Frederic Remington (1861-1909) The Rattlesnake 24 3/4in high (Modeled in 1904, cast in 1913.)

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Lot 144
Frederic Remington
(1861-1909)
The Rattlesnake 24 3/4in high

Sold for US$ 150,075 inc. premium
Frederic Remington (1861-1909)
The Rattlesnake
inscribed 'Copyright By / Frederick Remington' (on the base), 'ROMAN BRONZE WORKS N-Y-' (along the base) and 'No32' (on the underside)
bronze with dark brown patina
24 3/4in high
Modeled in 1904, cast in 1913.

Footnotes

  • Provenance
    Property from the Estate of Barron Hilton, Beverly Hills, California.

    Literature
    B. Wear, The Bronze World of Frederic Remington, Tulsa, Oklahoma, 1966, p. 78, illustration of another example p. 79.
    H. McCracken, The Frederic Remington Book: A Pictorial History of the West, Garden City, New York, 1966, illustration of another example fig. 374.
    P. Hassrick, Frederic Remington: Paintings, Drawings, and Sculpture in the Amon Carter Museum and the Sid W. Richardson Foundation Collections, New York, 1973, no. 88, p. 200, illustration of another example p. 201.
    P.J. Broder, Bronzes of the American West, New York, 1974, illustration of another example p. 128.
    M.E. Shapiro, Cast and Recast: The Sculpture of Frederic Remington, Washington, D.C., 1981, p. 110, illustrations of other examples figs. 49-50.
    M.E. Shapiro and P. Hassrick, Frederic Remington: The Masterworks, New York, 1988, pp. 67, 210, 211, illustration of another example p. 213.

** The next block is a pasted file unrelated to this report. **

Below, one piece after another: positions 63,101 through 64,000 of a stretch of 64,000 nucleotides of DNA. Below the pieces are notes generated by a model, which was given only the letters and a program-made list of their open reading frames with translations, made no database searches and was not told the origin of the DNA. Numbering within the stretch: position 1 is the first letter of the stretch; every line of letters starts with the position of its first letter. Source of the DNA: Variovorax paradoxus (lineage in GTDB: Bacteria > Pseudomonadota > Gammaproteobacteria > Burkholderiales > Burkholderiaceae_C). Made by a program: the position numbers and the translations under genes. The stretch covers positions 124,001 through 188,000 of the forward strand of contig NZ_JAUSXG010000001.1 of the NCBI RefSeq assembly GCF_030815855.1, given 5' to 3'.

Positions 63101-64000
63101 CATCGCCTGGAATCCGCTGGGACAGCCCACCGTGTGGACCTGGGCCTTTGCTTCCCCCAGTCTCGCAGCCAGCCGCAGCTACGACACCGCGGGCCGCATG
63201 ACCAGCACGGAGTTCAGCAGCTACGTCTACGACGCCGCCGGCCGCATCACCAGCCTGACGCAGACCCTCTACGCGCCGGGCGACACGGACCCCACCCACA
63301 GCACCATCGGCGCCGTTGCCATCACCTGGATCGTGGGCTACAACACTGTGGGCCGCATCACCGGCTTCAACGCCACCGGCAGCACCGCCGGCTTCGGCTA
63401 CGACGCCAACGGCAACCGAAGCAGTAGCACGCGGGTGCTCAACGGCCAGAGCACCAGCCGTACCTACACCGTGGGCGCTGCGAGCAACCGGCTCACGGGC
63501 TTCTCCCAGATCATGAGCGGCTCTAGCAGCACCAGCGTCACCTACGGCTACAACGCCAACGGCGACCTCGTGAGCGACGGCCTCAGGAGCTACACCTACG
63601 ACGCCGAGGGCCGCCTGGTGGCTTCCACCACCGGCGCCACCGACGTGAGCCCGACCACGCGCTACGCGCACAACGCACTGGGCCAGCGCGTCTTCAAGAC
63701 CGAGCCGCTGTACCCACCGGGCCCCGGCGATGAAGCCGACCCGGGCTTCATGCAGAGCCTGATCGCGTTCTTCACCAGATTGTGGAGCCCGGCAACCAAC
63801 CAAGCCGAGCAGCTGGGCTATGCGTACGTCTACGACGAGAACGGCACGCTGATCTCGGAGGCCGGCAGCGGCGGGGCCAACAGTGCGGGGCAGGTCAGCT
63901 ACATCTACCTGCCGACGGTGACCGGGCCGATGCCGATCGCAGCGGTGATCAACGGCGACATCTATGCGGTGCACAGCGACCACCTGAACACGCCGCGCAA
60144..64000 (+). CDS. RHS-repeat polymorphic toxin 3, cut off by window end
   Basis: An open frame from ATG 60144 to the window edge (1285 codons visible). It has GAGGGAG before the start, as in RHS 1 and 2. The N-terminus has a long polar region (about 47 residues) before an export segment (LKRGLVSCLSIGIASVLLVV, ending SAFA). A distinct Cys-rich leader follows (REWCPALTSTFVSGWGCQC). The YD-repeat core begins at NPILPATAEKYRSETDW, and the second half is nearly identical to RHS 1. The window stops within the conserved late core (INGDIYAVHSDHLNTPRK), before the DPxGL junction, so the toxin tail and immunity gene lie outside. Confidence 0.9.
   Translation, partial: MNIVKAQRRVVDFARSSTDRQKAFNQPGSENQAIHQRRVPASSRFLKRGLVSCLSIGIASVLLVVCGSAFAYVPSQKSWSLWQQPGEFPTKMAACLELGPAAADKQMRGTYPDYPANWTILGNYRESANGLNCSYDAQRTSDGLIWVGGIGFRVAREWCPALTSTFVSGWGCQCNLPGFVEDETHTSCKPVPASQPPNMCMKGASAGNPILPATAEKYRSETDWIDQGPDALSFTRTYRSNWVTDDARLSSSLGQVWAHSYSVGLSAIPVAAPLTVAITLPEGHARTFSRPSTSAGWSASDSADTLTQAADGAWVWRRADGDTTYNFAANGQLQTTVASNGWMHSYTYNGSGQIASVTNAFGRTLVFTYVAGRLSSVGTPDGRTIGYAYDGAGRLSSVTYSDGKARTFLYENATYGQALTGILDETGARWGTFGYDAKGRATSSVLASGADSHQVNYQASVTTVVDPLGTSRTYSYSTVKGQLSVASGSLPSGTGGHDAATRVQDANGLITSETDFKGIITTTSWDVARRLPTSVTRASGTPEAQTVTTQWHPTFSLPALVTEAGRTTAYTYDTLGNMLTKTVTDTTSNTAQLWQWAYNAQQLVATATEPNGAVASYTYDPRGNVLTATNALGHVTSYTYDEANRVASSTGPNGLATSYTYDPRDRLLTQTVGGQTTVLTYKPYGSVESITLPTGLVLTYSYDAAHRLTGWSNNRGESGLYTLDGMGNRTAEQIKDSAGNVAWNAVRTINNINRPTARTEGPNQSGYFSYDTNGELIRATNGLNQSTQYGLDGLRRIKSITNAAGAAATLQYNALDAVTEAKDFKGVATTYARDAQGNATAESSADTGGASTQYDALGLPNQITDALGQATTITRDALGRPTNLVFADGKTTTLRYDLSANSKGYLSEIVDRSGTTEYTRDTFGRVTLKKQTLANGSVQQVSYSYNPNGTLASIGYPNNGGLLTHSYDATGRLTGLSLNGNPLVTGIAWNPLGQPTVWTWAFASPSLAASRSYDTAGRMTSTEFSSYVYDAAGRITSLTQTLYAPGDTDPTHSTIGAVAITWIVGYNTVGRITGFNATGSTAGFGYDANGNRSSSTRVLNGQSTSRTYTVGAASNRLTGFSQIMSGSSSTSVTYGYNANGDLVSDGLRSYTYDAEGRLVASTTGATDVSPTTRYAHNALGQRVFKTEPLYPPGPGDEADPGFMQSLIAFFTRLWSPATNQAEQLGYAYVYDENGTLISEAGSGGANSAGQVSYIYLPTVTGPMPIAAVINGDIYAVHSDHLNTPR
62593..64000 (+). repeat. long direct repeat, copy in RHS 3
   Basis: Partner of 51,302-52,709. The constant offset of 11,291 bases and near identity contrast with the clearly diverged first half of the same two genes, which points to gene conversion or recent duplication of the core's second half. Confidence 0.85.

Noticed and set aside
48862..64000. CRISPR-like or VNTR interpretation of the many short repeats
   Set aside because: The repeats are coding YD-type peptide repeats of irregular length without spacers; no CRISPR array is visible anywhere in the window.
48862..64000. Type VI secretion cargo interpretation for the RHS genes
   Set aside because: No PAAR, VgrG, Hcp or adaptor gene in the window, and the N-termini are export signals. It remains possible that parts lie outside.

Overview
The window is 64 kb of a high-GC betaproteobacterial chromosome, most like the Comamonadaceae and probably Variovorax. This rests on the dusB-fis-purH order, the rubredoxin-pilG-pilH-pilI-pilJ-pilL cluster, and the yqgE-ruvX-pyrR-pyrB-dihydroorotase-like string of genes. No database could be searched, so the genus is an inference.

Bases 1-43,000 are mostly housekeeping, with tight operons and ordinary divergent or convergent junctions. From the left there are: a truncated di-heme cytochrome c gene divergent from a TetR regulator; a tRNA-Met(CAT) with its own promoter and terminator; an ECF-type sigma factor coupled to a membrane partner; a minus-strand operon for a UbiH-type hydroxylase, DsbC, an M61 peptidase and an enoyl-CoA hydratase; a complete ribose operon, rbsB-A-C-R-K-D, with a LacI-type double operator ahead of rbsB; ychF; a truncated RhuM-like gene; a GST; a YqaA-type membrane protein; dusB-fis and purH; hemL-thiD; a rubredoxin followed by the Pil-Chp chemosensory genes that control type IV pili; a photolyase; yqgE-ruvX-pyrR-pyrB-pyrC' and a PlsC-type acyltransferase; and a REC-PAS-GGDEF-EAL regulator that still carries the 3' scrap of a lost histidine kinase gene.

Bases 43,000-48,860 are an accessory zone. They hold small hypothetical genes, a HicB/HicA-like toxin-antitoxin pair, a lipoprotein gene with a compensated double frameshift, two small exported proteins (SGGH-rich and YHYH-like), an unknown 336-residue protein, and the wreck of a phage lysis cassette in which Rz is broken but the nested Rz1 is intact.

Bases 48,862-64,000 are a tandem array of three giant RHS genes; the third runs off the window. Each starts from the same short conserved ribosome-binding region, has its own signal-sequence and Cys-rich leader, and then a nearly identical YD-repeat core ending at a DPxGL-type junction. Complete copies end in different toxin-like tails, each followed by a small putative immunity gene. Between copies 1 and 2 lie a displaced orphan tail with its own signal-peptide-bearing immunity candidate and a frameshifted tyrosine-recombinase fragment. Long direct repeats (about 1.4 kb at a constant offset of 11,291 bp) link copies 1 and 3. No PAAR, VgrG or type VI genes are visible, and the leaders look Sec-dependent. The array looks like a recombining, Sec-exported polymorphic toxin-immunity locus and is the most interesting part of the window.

M.D. Greenbaum, Icons of the West: Frederic Remington's Sculpture, Ogdensburg, New York, 1996, pp. 123-128, 197, illustrations of other examples pp. 124-128.

    Frederic Remington first modeled The Rattlesnake in 1904, exploring the technical problems of such a complex and active composition, adding the additional challenge of twisting the horse beneath itself as it recoils from the snake. As Peter Hassrick wrote in Frederic Remington: Paintings, Drawings, and Sculpture in the Amon Carter Museum and The Sid W. Richardson Foundation Collections: 'The Rattlesnake (sometimes referred to as The Snake in the Path) is Remington's most graceful, sculptural rendition of the bucking horse in motion. The powerful thrust of the frightened horse and the desperate counterbalancing of the rider are expressed with a vigorous sweep and flow that make this bronze both eloquent and powerful. All movement and attention focus on a central point. All lines within the swirling configuration are directed toward one thing, the inconspicuous but deadly rattler in the foreground.'

    The Rattlesnake was first copyrighted in 1905 and then re-worked by the artist three years later in a larger version. Michael Greenbaum notes that "the rearing bronc and rider, posed masterfully in a spiraling sweep of motion, became one of Remington's most popular works. The artist's 'marvelous knowledge of anatomy, action and expression' were strikingly infused in the bronze's unfolding drama."

    The noted author James Barnes visited with Frederic Remington at the Roman Bronze Works foundry while the artist was overseeing casting of work. In his 1905 article Frederic Remington—Sculptor for Collier's Magazine, Barnes describes Remington's delight as he works and molds the wax snake that would become the subject in his iconic work The Rattlesnake: "For instance, something was said about the position of the rattlesnake in a wax model of his frightened pony. Mr. Remington decided to change it; the string of wax that represented the snake was bent and curved and again replaced; this time the effect seemed more pleasing. 'Great fun,' isn't it, he said. Just see what can be done with it—isn't it wonderful!'" Barnes further called The Rattlesnake "the work of a master's hand."
Contacts
Frederic Remington (1861-1909) The Rattlesnake 24 3/4in high (Modeled in 1904, cast in 1913.)
Frederic Remington (1861-1909) The Rattlesnake 24 3/4in high (Modeled in 1904, cast in 1913.)
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